Stories

Flash Fiction: Glass

It’s been a long time since I’ve written fiction. Life’s been getting in the way–you know how it is–and I’ve been doing a lot of other types of writing (blogging, articles) and lots of editing, so getting back in the saddle has been a little tough. But today, something happened at my day job that inspired this little piece of flash fiction. And so was born this rendering of a young girl’s point of view on family violence in…

 

Glass

The shouting echoes inside my chest; it rings inside empty space. But I am not empty. Inside lives a cold, shivering ache.

From my safe place under the bed, I watch as strangers throw dishes, glasses, books, and the TV remote to the floor. They scream. They threaten. They are oblivious. They are blind. They have become monsters who do not see chaos and destruction; they do not care about the shattered glass and plastic pieces strewn across the hardwood floor.

I used to know those people. Their once familiar faces are now feral, twisted. One used to read me stories at night and chase away the ghosts I swore were hiding in my closet. And the other used to leave me love notes on pink paper in my lunch box. The other kids teased me because of those notes and, to save face, I would make a snide comment, crumple them up and toss them in the trash. But secretly…deep down in the black hole in my chest…I needed what those frilly notes contained; I needed a splash of color to soothe the ache.

That usually ended once I arrived home. I eventually learned that pink splash was like whitewash; it only masked our family secrets, only candy-coated my pain.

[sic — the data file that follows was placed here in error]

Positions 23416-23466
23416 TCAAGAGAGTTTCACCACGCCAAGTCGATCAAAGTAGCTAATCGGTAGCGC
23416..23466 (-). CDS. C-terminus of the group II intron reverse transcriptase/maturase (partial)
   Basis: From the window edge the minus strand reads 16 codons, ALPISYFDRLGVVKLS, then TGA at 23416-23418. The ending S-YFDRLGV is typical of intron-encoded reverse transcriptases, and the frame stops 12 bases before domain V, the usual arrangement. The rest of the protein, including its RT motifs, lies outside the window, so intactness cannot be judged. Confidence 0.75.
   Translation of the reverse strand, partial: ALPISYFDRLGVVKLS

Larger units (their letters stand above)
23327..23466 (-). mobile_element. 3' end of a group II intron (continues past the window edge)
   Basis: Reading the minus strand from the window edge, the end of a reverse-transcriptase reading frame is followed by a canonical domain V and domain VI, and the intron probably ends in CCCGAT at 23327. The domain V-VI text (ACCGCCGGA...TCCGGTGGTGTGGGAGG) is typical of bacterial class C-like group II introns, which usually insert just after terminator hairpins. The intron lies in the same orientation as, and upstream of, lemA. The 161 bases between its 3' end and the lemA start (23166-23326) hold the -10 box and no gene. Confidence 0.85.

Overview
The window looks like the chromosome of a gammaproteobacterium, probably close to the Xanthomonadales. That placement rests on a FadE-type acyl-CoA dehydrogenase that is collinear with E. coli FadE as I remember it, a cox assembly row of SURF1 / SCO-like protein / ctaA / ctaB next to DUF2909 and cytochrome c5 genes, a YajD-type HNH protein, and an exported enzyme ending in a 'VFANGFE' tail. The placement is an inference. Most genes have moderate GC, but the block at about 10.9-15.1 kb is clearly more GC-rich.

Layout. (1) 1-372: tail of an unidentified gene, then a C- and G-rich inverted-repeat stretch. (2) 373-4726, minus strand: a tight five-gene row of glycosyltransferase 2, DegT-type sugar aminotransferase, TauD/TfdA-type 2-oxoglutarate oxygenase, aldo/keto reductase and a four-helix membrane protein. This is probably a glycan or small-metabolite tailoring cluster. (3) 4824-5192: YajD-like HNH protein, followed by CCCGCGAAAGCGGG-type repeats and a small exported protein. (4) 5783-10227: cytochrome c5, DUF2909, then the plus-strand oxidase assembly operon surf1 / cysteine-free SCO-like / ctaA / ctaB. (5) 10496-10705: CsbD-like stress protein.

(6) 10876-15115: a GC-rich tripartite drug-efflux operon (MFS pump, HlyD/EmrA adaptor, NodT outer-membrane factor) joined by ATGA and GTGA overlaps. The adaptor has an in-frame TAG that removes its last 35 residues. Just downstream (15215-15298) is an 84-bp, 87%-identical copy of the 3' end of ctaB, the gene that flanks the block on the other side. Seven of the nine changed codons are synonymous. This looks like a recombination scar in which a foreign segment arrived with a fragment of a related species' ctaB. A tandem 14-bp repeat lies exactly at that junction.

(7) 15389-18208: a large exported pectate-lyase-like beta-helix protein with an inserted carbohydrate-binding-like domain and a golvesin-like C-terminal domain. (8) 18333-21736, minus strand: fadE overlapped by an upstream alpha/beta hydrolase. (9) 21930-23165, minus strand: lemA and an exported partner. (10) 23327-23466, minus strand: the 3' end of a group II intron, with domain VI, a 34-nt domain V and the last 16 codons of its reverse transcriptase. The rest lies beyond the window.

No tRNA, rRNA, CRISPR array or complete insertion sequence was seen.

The front door closes. It’s suddenly very quiet.

I know what’s coming. The cycle, once begun, must play itself out.

Glass crunches underfoot. Perfectly manicured toenails encased in pink slippers appear outside my hiding spot. She sniffles, then blows her nose. By the time she bends down, her face will once again be one I recognize and love with all my heart.

“Jessy? Come on out,” she adds when I don’t move. ‘It’s okay now. You know how it gets around here sometimes. But it’s all good now. I—”

“Promise,” I finish, whispering to myself.

My mother finally gets down on hands and knees to reach under the bed.

I watch the manicured hand creep towards me.

The same hand that had thrown down our family pictures, leaving shattered glass, shining like clear spikes, on the floor.  

 

349 words

(c) 2019 Dyane Forde

Misc, Stories

My Short Story, Give and Take, Published in Dark Helix Ezine

Give and Take is one of the most viewed short stories on this blog. Recently, I got a chance to tweak the story a tad and submit it to Dark Helix ezine, which features speculative fiction. This edition’s theme is strong women, which is why I submitted Give and Take; the main character features a different kind of strength and resilience than what most people would expect.

So please check it out! It’s free, downloadable, and a great way to discover other female creative voices.

https://t.co/ihpCzGRMxA

https://mailchi.mp/bf7de9629d50/j6j42rgms9

Misc, Stories

Rewrite: The Balance of a Cat

So, thanks to Brant’s comments, I decided to revise the last story, Balance of a Cat. I admit, at first I was reluctant. I like writing in a the first person POV, as I enjoy the sense of intimacy and the unique perspective it provides to a character/story. But, I thought it was important to revise it, for the story’s sake. That’s a writer’s job: knowing when to go against what you want to do in favor of what you have to do in order to write the best story you can. Also worth noting, I did the finishing touches after watching a webinar on dialogue by Kevin T. Johns. I love writing dialogue, anyway, but though it’s late and I’m tired, the inspiration stirred by the webinar didn’t make the revisions feel like work. Anyway, here’s the revised version. 

 

The Balance of a Cat